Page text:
Thursday, October 9, 2014

Responsive Web Design is Here to Stay… Is Your Website Ready?

There’s been a misconception about responsive web design; it’s not simply a fad wasting time and effort. Responsive web design – developing sites that are visually pleasing on both desktop and mobile devices simultaneously – has embedded itself into our digital lives. For marketers, ignoring this newfound necessity may result in higher bounce rates, limited online exposure, and fewer conversions. With more and more people turning to mobile searching and shopping, now is the best time to commit to a responsive mobile site.

Top Reasons Responsive Mobile Sites Are Now a Must

  • Browsing from phones and tablets outranks desktops. People surf the web at restaurants, grocery stores, and nearly anywhere else. Even inside the home, it’s often quicker to search on a mobile device than to boot up a desktop.

  • As social media platforms continue to solidify themselves as major sources of referral traffic, it is clear that websites need to appeal to these users. Because the majority of social media activity takes place on tablets and smartphones, it’s important to format websites in a way that enhances the mobile experience.

  • With a 60 – 100% conversion rate for many companies that switch over to responsive web design, it’s a no brainer. So many companies see immediate increases to conversion rates shortly after creating a responsive mobile site that it’s safe to say you’re losing money every day your company goes without one.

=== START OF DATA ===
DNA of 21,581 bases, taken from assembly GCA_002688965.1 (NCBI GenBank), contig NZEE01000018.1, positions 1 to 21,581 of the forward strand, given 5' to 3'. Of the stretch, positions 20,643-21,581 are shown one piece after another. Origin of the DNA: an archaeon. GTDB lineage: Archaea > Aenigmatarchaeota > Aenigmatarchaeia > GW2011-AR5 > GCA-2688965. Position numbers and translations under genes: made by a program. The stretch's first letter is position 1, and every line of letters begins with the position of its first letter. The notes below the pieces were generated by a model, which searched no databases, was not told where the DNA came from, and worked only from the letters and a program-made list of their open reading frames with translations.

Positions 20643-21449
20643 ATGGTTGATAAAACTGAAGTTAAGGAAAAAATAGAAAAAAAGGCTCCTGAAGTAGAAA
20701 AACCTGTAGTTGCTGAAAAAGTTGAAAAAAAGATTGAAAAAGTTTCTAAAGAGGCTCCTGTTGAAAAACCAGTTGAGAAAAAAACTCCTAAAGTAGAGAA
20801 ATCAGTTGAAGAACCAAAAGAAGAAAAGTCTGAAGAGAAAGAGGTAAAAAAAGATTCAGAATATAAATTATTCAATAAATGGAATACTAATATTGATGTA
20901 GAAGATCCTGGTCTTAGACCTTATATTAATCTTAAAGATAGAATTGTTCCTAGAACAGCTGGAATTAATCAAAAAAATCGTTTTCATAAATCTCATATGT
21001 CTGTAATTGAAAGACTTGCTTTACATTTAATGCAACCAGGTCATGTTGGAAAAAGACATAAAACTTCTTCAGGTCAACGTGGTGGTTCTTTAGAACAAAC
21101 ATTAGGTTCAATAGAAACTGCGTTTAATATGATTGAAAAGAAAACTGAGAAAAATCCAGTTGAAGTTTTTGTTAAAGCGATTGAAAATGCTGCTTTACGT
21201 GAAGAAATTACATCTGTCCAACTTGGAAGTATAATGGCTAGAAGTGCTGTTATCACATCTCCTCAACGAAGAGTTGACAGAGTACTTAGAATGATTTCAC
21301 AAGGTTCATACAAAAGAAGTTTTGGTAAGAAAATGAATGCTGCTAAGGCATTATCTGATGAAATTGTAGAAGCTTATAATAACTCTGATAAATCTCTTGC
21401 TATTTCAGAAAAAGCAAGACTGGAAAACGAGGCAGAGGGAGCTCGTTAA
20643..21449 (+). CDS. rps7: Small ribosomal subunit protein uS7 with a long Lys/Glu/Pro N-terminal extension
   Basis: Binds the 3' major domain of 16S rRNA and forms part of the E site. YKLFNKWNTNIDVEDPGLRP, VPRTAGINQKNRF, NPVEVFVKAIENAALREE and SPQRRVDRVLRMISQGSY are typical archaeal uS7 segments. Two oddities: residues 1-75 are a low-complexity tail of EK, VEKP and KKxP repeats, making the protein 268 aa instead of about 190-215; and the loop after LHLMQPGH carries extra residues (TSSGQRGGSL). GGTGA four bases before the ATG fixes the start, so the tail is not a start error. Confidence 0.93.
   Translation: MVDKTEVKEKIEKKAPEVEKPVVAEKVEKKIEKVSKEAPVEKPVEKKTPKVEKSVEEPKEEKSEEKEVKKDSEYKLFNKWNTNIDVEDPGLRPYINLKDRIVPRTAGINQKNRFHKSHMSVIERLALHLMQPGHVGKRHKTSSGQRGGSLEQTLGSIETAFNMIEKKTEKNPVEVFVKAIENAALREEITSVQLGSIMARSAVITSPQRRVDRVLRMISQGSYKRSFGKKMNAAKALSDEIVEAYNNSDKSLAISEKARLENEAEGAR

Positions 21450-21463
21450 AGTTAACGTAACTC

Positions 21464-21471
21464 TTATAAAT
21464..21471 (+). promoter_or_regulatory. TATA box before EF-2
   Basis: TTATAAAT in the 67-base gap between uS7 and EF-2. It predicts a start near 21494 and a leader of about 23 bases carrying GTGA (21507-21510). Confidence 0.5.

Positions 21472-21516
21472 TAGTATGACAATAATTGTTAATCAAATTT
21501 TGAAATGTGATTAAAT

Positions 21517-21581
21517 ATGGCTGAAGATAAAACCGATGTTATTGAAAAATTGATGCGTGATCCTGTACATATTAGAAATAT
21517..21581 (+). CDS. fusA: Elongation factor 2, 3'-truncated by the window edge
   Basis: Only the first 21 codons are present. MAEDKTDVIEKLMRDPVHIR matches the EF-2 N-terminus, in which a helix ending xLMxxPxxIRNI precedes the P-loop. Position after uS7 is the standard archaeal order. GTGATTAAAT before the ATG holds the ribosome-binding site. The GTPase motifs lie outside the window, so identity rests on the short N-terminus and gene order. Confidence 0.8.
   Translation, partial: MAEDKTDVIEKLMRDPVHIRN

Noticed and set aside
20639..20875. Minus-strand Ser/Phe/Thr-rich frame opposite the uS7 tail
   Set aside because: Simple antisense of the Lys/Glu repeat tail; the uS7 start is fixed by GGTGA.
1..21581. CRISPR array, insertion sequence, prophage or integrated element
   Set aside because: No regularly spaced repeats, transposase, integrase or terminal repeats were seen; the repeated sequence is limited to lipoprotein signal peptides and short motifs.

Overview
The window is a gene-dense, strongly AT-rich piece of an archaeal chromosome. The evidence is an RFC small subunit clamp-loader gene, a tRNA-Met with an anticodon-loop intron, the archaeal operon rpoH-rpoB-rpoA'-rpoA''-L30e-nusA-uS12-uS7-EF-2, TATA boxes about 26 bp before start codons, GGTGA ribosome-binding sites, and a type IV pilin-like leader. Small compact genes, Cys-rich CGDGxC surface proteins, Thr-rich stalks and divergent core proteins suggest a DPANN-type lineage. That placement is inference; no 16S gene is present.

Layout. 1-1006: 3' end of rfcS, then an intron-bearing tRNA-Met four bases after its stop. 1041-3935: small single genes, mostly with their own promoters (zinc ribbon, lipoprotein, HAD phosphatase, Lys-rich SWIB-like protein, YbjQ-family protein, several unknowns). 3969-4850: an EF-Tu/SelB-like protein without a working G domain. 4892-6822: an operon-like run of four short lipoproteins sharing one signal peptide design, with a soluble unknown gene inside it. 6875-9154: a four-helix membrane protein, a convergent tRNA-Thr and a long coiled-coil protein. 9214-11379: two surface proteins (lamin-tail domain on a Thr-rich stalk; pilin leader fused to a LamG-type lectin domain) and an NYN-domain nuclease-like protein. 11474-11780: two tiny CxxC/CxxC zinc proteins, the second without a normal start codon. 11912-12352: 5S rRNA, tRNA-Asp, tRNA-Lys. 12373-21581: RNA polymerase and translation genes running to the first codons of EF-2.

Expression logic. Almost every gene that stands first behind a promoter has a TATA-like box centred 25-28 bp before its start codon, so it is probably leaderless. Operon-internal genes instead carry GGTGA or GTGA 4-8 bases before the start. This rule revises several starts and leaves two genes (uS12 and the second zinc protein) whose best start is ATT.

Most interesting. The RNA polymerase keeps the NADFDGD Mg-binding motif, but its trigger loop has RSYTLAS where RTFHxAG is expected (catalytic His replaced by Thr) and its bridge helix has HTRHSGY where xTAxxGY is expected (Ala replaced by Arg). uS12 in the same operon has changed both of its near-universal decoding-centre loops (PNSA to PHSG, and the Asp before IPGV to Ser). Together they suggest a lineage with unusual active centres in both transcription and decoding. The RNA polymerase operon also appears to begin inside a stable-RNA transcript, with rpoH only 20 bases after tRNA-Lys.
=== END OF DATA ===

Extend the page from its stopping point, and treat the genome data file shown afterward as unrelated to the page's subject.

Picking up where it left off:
• Internet users are either becoming accustomed to fast-loading sites or simply impatient. Regardless of which is true, having a fast, responsive website is important. When loading a desktop site on a mobile device, load times typically take much longer. However, with a designated mobile site, loading takes a fraction of the time.

Effective Lead Generation with Responsive Design

While full website design still has its place in desktop browsing, responsive mobile sites are a necessity in this digital landscape. Consumers are flocking to newer, faster smartphones and tablets in droves. This creates a unique advantage for businesses and provides an opportunity to create incredibly effective lead generation landing pages that drive traffic and enhance engagement.

If you’re looking for help creating a great responsive mobile site, contact us at Terrapin!

Thursday, August 14, 2014

Photo opps are everywhere… just take them

Photography is easier than ever for small businesses today

Photography is easier than ever for small businesses today

Digital photography has transformed the way that businesses market their products and services.  What was once a costly process involving rolls of film and expensive cameras is now a relatively low-cost endeavor.  There’s no longer a cost for images and decent quality cameras are built right into the devices that we use everyday.

Here at Terrapin, we have digital cameras, smartphones and tablets that we use on a regular basis to document the people, places and things that define the business.  The quality on each device is very good with sizes large enough to be useful on blogs, social media, websites and more.  

What qualifies as a photo opp?

With access to so many portable, mobile devices, there’s no reason why you shouldn't be documenting the things that happens at your business.  But what should you be looking out for?  What qualifies as a “photo-opp” at your business?  Here are some examples from a few of our clients....

1.  Photograph products to demonstrate their use

If your business sells a physical item, you should invest the money to have professional photos taken of your products*.  But with that being said, there’s nothing that says you can’t take candid photos of the product in use so that your audience can get a better understanding of how it works.  These additional photos (or videos) can paint a fuller picture of the item and help guide visitors toward a buying decision.